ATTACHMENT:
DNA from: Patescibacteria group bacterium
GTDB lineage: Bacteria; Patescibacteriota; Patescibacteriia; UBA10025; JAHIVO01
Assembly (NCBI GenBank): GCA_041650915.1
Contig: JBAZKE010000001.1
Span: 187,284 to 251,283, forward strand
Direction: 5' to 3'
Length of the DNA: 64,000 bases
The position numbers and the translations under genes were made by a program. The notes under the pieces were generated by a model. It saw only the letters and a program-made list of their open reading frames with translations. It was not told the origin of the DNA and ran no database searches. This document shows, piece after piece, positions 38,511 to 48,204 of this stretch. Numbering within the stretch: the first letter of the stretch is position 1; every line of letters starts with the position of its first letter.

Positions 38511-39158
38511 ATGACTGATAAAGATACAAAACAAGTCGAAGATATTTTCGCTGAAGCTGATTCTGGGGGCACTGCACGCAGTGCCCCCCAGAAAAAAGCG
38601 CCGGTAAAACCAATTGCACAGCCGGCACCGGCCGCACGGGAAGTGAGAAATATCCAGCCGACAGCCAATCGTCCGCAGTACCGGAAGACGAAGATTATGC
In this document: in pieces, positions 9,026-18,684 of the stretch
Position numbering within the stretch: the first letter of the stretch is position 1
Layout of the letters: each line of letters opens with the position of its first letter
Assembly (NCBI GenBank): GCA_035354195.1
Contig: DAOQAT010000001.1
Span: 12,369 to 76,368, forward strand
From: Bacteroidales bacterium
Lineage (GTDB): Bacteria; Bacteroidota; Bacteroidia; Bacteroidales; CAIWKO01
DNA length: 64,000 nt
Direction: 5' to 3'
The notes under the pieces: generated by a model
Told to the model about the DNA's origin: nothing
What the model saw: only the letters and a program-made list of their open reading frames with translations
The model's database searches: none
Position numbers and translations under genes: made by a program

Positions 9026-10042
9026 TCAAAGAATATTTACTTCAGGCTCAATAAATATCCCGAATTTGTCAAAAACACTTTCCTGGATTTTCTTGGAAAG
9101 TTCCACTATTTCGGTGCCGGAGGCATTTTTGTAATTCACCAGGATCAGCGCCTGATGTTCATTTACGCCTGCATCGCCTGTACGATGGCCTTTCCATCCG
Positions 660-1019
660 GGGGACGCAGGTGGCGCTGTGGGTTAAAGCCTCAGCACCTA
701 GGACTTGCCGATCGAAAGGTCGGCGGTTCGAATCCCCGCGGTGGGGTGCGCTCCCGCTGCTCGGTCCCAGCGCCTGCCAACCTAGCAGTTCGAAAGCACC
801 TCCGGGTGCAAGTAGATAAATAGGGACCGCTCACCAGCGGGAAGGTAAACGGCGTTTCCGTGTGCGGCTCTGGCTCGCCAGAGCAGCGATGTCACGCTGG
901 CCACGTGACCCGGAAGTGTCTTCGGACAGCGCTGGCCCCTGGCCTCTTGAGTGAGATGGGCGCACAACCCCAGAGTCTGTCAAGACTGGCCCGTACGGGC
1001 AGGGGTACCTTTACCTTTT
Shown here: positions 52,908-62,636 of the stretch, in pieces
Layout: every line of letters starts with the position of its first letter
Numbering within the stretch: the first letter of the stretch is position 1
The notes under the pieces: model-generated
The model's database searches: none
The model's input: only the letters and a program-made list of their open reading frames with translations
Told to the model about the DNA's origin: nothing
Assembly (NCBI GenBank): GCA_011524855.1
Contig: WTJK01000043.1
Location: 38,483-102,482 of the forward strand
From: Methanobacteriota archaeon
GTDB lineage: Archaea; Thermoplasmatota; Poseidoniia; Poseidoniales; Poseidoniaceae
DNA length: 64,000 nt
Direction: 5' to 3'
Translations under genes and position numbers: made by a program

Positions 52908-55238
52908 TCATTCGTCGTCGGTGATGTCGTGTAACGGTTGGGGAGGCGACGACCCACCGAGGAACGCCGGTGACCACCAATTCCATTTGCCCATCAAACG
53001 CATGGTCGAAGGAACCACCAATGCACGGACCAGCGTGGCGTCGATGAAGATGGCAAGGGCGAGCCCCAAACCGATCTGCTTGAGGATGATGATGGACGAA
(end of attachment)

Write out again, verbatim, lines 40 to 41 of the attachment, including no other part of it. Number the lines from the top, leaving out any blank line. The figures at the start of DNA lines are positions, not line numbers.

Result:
The model's database searches: none
The model's input: only the letters and a program-made list of their open reading frames with translations